Why the Publicis Omnicom merger signals the transformation (and possibly death) of advertising.

Posted by on Aug 3, 2013

Publicis_Omnicom_mergerPost Publicis Omnicom merger announcement, the industry chat flutter is all about how client rosters and staffing will play out due to the merger between two large advertising holding companies. Publicis based in France and Omnicom based in the US. Here’s why this short-term focus is like the cliché of people arranging desk chairs on the Titanic.

The truth is, the Publicis Omnicom union is not a merger where two companies shake hands and exclaim to investors that the goal of their action is to create “synergy.” It’s not about concentrating marketing and human talents that will make the combined company better than the two holding companies standing alone. It’s not about being a company that delivers better traditional creative or more traditional media buying power.

No, this is about both companies seeing the writing on the wall. The CEOs of each advertising holding company looking at the future and turning to each other with a knowing look of “We’ve got to get the hell out of here!”

What they see is the ad business is going the way of the newspaper. Like papers, they see an industry destruction that will be experienced in the form of a slow-motion car crash. One already in progress. TV media buys dropping over time as the ratio of budget to results becomes questionable as well as an accelerated transition to other ad models and messaging funnels over time. With this “car crash” coming, Publicis and Omnicom simply want to be in the biggest car that’s strong enough for the biggest chance of survival upon impact with changing market reality.

That’s why they’re really not merging for greater capability rather; they’re merging for greater infrastructure. A big enough infrastructure to have the capital and resources to buy time to evolve (and buy into) the next sustainable marketing model. A model that will demand huge capital expenses like data warehouses, developers, etc. The change is a leap for both holding companies as their traditional advertising units are bigger than their next-generation digital, mobile and technology units. They know that has to change and they want to be big enough and have the resources to buy the skill sets and infrastructure to change it. They also know this will be harder for smaller ad agencies and ad networks who will be hard pressed to marshal the same resources and capital to acquire high end infrastructure required. This as well as both companies have a big head start transforming their global offices into easier access to a skilled and technology-ready global workforce.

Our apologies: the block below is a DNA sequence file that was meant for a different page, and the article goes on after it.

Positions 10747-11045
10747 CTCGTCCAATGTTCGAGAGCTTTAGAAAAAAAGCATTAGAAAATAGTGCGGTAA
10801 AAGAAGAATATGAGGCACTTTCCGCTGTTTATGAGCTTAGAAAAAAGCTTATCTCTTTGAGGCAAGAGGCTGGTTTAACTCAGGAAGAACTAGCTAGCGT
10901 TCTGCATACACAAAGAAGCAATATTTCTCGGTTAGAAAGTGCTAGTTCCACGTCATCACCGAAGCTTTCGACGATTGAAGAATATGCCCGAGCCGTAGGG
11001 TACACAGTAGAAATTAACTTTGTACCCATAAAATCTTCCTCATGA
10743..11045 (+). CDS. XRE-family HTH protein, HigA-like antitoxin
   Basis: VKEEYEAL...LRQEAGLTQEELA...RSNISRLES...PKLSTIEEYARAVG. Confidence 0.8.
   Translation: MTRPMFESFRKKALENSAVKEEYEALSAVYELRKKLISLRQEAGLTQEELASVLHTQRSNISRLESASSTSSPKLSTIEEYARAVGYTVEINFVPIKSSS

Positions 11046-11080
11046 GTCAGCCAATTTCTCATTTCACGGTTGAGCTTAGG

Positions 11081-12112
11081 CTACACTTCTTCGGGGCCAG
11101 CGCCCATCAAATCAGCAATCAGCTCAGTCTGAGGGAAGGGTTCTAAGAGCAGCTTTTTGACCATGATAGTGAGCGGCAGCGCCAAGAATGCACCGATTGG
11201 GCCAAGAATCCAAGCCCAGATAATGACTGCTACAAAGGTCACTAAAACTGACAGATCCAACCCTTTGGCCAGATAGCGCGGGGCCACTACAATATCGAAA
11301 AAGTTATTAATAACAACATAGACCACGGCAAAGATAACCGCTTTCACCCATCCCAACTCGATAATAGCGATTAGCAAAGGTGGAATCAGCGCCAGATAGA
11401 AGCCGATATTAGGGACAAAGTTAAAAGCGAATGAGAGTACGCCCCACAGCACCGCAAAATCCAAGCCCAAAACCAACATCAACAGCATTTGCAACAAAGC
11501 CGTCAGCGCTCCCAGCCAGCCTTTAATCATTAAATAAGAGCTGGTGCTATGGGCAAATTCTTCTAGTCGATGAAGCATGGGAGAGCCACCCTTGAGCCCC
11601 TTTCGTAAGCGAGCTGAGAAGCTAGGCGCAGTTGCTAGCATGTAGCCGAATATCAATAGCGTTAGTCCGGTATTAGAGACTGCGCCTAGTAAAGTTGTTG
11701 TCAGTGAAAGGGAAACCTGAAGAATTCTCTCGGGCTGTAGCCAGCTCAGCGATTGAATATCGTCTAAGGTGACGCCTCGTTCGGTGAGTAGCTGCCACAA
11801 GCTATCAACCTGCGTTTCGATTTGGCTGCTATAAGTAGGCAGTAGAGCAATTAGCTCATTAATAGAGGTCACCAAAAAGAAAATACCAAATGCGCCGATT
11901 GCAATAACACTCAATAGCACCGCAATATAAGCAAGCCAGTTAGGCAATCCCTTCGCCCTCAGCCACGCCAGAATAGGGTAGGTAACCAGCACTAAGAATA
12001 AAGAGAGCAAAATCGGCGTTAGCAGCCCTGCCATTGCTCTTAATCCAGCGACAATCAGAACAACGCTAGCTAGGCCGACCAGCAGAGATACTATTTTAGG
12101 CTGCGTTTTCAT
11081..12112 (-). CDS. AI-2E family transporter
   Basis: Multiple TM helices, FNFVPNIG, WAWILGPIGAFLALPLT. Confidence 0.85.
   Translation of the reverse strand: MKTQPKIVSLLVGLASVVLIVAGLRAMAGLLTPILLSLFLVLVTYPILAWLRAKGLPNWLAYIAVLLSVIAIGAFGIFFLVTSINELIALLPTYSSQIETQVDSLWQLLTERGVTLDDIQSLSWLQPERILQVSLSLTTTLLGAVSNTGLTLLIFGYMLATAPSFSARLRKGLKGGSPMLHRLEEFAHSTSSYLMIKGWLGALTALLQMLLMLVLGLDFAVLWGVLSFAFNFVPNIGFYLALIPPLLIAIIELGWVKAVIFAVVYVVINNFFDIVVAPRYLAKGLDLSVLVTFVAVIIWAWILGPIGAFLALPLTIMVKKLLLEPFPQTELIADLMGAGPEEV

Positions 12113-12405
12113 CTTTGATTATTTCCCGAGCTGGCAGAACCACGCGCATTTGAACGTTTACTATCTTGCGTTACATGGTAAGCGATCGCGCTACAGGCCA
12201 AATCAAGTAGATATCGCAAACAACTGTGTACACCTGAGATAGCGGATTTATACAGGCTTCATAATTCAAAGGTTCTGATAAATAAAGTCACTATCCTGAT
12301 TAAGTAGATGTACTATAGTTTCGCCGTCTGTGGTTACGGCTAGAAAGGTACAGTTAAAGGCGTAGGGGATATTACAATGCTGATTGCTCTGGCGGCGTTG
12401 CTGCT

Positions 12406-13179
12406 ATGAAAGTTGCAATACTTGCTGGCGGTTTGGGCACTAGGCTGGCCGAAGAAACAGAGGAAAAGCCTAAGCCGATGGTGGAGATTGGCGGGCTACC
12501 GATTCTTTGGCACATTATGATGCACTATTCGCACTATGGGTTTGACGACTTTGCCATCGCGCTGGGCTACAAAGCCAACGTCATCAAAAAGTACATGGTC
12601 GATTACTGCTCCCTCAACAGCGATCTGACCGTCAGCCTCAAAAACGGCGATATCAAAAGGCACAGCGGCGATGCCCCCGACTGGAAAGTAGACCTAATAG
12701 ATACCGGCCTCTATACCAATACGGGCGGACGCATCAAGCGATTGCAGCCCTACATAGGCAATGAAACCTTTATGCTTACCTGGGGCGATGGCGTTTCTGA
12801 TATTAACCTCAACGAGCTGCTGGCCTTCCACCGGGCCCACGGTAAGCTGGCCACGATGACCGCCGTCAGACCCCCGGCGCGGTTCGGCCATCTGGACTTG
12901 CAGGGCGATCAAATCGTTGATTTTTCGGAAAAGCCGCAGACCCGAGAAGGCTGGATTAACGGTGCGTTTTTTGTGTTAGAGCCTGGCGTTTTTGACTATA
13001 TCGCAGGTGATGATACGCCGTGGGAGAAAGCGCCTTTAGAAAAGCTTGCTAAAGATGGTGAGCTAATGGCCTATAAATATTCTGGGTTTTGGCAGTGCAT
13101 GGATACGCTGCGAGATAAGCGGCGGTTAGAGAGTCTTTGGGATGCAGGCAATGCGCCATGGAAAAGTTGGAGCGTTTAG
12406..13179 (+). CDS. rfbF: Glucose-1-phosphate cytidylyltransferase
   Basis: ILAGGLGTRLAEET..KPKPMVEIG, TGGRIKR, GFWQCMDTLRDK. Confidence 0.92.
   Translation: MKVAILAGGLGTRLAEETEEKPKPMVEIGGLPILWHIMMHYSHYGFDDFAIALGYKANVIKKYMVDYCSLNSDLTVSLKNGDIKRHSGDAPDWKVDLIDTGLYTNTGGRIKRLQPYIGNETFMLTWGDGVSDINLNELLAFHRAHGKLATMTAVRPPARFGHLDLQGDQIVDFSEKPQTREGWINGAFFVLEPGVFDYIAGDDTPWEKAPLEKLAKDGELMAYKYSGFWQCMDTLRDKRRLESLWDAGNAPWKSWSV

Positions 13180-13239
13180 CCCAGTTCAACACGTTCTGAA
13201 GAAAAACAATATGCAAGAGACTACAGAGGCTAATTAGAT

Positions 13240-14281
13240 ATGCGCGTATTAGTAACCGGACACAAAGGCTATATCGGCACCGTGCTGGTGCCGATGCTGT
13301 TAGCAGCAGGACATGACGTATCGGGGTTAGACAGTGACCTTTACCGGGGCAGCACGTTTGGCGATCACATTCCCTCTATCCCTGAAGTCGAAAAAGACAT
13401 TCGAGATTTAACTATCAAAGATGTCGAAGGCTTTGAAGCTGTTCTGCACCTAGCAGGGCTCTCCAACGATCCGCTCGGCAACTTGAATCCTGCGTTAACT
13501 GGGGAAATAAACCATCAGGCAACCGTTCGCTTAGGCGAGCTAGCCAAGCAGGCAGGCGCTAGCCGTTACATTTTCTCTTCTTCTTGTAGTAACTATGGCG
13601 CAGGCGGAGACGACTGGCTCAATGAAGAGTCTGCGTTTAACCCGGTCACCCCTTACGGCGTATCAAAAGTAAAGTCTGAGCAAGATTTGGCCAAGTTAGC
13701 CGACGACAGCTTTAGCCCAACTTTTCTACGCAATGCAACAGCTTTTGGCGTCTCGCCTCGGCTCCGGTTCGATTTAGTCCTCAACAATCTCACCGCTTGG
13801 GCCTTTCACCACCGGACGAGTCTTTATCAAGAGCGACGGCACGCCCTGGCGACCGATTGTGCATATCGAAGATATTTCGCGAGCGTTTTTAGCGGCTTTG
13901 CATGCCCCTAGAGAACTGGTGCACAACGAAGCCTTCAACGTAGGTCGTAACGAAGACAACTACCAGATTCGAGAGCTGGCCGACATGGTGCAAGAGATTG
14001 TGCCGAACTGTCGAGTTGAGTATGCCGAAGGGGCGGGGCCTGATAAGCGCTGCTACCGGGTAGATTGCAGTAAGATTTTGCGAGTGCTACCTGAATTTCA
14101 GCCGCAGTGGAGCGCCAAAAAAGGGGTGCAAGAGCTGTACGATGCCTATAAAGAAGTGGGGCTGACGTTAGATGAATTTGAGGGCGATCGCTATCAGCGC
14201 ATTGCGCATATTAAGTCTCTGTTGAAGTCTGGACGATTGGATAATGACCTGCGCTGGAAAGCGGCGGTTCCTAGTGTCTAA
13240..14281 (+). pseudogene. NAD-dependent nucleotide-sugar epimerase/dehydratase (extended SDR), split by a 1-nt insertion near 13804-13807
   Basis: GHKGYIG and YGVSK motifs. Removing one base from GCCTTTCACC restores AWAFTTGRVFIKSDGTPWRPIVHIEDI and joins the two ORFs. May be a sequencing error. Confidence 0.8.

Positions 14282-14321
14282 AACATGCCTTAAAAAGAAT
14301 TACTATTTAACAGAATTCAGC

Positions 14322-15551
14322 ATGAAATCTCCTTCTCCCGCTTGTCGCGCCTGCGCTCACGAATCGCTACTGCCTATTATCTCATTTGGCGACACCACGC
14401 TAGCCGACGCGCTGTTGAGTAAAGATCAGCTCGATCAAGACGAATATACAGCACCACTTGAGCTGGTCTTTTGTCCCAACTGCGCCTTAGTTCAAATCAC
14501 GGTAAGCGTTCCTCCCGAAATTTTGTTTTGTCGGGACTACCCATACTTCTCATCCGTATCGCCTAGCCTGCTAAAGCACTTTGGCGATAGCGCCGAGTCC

Why will this leave many in the industry behind? That’s because, until now, advertising has been an industry with a fairly low level of entry. Have good ideas and the willingness of someone to buy them? Simply hang a shingle out and you got an ad agency. Not a lot of upfront cost or infrastructure to purchase-all while the traditional model of 15% commissions on media buys made it extremely lucrative and profitable.

That model is deteriorating. Fast. Not just because markets like the US have matured. But as repeated ad nauseam by any media watcher, media consumption has changed. A report last week says now most adults watch on tablets and computers more than TV. What was once mass media is becoming niche media.

Once the cash cow and crown jewel of advertising, TV isn’t going away. But like radio, it’s taking a backseat as a niche. And let’s face it; most of have turned ignoring direct mail in our mailboxes into a science. In this tectonic media shift, clients are and will continue to reallocate their dollars. That and the democratization of content creation that allow a client’s fourth grader to have the same tools as your agency’s senior art director is what’s causing these two giants, and eventually, the rest of the industry to change. A new model is emerging.